With coastal waters lapping at the eastern portion of the Lone Star State, a question comes to mind: exactly how do hurricanes affect Texas and its people? If a hurricane lands as far south as Brownsville, or as far north as Port Arthur, what effect will that have on the rest of the state?

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While cities like Houston, San Antonio, Austin, Victoria, and Conroe might experience the most brutal effects, all Texans have to be aware of the dangers a hurricane can bring. For hundreds of years, Texas has dealt with hurricanes and the destruction they cause. The first-known recorded coastal storm in Texas occurred in 1527 at Matagorda Bay.

The National Weather Service Office out of San Angelo recently shared its prediction for the 2023/2024 hurricane season. Okay Texans, according to the forecasters with the Climate Prediction Center, a division of the National Weather Service, we can breathe a little easier. Near-normal hurricane activity is predicted in the Atlantic this year.

The National Oceanic and Atmospheric Administration's (NOAA) outlook for the 2023 Atlantic hurricane season, which runs from June 1 to November 30, predicts a 40% chance of a near-normal season, a 30% chance of an above-normal season, and a 30% chance of a below-normal season.

A total of 12 to 17 total "named storms" (with winds of 39 mph or higher) have been forecast. The National Weather Service has shared the names of those possibly forthcoming storms, and they are:

The 2023 Hurricane Name List has been Updated

Photo by: NOAA.org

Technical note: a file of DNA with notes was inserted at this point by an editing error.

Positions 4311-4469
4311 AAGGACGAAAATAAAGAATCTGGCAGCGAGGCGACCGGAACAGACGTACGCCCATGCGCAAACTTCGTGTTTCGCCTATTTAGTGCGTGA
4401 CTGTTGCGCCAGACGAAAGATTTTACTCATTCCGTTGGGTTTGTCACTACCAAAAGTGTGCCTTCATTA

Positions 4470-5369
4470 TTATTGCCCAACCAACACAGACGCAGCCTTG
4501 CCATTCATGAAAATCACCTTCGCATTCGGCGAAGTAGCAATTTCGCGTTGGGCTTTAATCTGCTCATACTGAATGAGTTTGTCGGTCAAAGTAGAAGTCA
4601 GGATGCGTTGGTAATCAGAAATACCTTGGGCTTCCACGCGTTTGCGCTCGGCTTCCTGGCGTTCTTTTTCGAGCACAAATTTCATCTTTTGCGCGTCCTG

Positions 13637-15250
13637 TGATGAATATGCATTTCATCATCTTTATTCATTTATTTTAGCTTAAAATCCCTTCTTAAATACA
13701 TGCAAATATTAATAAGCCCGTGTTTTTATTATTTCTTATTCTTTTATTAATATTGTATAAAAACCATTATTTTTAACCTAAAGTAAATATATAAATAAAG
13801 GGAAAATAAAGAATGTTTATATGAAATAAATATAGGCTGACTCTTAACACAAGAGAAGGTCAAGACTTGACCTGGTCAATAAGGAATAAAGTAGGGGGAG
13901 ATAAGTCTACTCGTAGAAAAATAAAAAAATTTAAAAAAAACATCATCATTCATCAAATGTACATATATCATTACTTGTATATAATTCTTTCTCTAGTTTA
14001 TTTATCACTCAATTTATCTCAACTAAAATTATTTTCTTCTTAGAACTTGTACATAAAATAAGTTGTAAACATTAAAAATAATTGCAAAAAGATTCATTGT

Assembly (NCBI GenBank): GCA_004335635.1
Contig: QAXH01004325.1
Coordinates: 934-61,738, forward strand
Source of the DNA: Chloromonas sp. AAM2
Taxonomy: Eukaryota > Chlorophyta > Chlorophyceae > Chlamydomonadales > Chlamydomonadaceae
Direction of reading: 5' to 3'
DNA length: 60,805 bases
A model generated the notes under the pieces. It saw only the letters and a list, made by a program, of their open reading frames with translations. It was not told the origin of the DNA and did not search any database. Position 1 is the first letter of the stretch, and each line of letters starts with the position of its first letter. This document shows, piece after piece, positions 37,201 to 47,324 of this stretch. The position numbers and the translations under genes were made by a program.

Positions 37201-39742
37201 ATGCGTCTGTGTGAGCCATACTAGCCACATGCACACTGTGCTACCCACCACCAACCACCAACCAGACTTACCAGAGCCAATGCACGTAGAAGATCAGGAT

Photo by: NOAA.org

The following is a list of storms that have hit the Texas coast as far back as 1980. While these hurricanes and tropical storms damaged a lot of property, they also claimed a lot of Texans' lives.

Photo by: Canva / Rudy Fernandez / NOAA
Photo by: Canva / Rudy Fernandez / NOAA

25 costliest hurricanes of all time

Although the full extent of damage caused by Hurricane Ian in the Southwest is still being realized, Ian is already being called one of the costliest storms to ever hit the U.S. Stacker took a look at NOAA data to extrapolate the costliest U.S. hurricanes of all time.  

LOOK: The most expensive weather and climate disasters in recent decades

Stacker ranked the most expensive climate disasters by the billions since 1980 by the total cost of all damages, adjusted for inflation, based on 2021 data from the National Oceanic and Atmospheric Administration (NOAA). The list starts with Hurricane Sally, which caused $7.3 billion in damages in 2020, and ends with a devastating 2005 hurricane that caused $170 billion in damage and killed at least 1,833 people. Keep reading to discover the 50 of the most expensive climate disasters in recent decades in the U.S.

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